The program supports improved student academic achievement through the use of technology in schools by supporting high-quality professional development; increased access to technology and the Internet; the integration of technology into curricula; and the use of technology for promoting parental involvement and managing data for informed decision-making. Districts are required to spend 25 percent of the funds they receive on professional development, though a state may exempt a district that demonstrates already provides high-quality professional development in the integration of technology. In addition, the program will support national activities for disseminating information regarding best practices and providing technical assistance to states and districts and a rigorous, long-term study of the conditions and practices under which educational technology improves teaching and learning.
SEAs must have state technology plans that include state goals for the use of technology and the strategies the state will use to prepare teachers to use technology. States also must provide technical assistance in developing applications to high-poverty districts and use accountability measures to evaluate the effectiveness of the Educational Technology State Grants Program. States as well as districts may use program funds to develop performance-measurement systems for tracking their progress. Districts also must have local long-range strategic educational technology plans to be eligible for formula or competitive grant funding.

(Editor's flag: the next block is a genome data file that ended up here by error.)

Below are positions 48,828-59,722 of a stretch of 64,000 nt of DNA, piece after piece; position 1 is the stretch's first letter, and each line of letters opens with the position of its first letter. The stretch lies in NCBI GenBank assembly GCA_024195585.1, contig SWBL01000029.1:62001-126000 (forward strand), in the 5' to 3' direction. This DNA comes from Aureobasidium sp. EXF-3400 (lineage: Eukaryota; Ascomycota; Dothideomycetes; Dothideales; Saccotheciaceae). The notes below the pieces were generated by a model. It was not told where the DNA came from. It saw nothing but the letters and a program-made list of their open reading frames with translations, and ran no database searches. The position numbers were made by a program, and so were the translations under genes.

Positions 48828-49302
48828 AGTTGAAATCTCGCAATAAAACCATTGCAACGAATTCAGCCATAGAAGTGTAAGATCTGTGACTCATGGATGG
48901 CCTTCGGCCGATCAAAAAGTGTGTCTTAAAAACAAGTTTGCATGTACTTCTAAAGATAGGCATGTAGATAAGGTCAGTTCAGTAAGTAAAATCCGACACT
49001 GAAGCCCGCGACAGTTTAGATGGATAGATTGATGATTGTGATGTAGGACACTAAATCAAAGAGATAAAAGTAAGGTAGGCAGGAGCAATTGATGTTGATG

How It Achieves Quality
The program emphasizes using both proven and innovative strategies for the use of technology. Specifically, the Educational Technology State Grants Program focuses on using technology to support improved curricula, instruction and, ultimately, student achievement by making available the resources necessary for integrating technology into the instructional program. This includes funds for Internet connections and services, professional development for teachers, and technology applications. Districts may participate in the Educational Technology State Grants Program by forming partnerships or consortia with other organizations, other districts, universities, and public-private initiatives that have been effectively using technology or have expertise in applying educational technology in instruction.
How Performance Is Measured
Participating SEAs and school districts must develop accountability measures for assessing how effective the Educational Technology State Grants Program is in supporting the integration of technology into curricula and instruction, increasing the ability of teachers to teach with technology, and enabling students to meet challenging state standards. In addition, the Department will conduct an independent study to identify the conditions under which technology increases student achievement and teachers' ability to teach with technology improves.
Key Activities For The State Education Agencies
States are responsible for implementing their state technology plans, including tracking progress according to the goals and accountability measures in their plans.
Districts applying for the Educational Technology State Grants Program must describe how they will use Educational Technology State Grants Program funds, including how they will promote the implementation of technology to improve student academic achievement and teacher effectiveness. States must provide technical assistance to high-poverty districts that demonstrate need for assistance in developing applications.